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is a low number of red blood cells or a low amount of hemoglobin in your red blood cells. Hemoglobin is a protein that helps carry oxygen throughout your body. Red blood cells use iron to create hemoglobin. Anemia may develop if your body does not have enough iron. It may also develop if your body does not make enough red blood cells or they die faster than your body can make them.
Common symptoms include the following:
- Chest pain or a fast heartbeat
- Lightheadedness, dizziness, or shortness of breath
- Cold or pale skin
- Tiredness, weakness, or confusion
Call 911 or have someone call 911 for any of the following:
- You lose consciousness.
- You have severe chest pain.
Seek care immediately if:
- You have dark or bloody bowel movements.
Contact your healthcare provider if:
- Your symptoms are worse, even after treatment.
- You have questions or concerns about your condition or care.
Treatment for anemia
may include any of the following:
- Iron or folic acid supplements help increase your red blood cell and hemoglobin levels.
- Vitamin B12 injections may help boost your red blood cell level and decrease your symptoms. Ask your healthcare provider how to inject B12.
Eat healthy foods rich in iron and vitamin C. Nuts, meat, dark leafy green vegetables, and beans are high in iron and protein. Vitamin C helps your body absorb iron. Foods rich in vitamin C include oranges and other citrus fruits. Ask your healthcare provider for a list of other foods that are high in iron or vitamin C. Ask if you need to be on a special diet.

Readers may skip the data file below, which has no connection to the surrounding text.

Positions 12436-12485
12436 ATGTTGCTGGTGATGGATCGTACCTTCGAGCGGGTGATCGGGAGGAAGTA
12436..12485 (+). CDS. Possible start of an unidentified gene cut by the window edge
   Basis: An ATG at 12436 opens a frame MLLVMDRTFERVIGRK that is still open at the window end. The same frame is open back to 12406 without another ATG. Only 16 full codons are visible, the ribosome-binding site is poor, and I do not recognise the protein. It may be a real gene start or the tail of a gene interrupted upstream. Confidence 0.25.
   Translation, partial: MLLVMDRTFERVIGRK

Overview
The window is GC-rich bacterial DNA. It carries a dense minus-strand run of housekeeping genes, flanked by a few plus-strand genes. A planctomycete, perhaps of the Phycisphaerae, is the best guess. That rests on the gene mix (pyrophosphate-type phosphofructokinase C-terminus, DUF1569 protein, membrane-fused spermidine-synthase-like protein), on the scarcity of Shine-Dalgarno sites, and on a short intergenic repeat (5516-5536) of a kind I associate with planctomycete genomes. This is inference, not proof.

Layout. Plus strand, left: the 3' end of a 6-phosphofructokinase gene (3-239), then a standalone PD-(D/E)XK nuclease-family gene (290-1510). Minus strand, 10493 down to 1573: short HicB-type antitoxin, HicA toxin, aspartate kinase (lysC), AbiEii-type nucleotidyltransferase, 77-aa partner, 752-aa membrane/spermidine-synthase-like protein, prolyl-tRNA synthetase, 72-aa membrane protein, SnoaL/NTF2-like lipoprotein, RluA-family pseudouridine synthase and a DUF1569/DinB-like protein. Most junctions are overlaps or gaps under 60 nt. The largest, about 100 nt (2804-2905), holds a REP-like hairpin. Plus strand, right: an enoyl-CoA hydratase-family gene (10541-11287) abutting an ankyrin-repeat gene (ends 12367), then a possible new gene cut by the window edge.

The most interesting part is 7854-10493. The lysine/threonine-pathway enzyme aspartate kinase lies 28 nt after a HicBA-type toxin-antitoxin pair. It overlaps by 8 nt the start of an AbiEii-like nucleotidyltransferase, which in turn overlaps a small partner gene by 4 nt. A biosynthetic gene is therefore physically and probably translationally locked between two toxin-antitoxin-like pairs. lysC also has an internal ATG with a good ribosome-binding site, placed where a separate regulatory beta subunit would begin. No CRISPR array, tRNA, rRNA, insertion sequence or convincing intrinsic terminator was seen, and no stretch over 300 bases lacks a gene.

Follow up with your doctor as directed:
Write down your questions so you remember to ask them during your visits.
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The above information is an educational aid only. It is not intended as medical advice for individual conditions or treatments. Talk to your doctor, nurse or pharmacist before following any medical regimen to see if it is safe and effective for you.
Learn more about Anemia (Ambulatory Care)
- Anemia Associated with Chronic Renal Failure
- Anemia Associated with Iron Deficiency
- Anemia of Unspecified Nutritional Deficiency
- Anemia, Chemotherapy Induced
- Anemia, Folate Deficiency
- Anemia, Megaloblastic
- Anemia, Posthemorrhagic
- Pernicious Anemia
IBM Watson Micromedex
Symptoms and treatments
Mayo Clinic Reference
Medicine.com Guides (External)
Always consult your healthcare provider to ensure the information displayed on this page applies to your personal circumstances.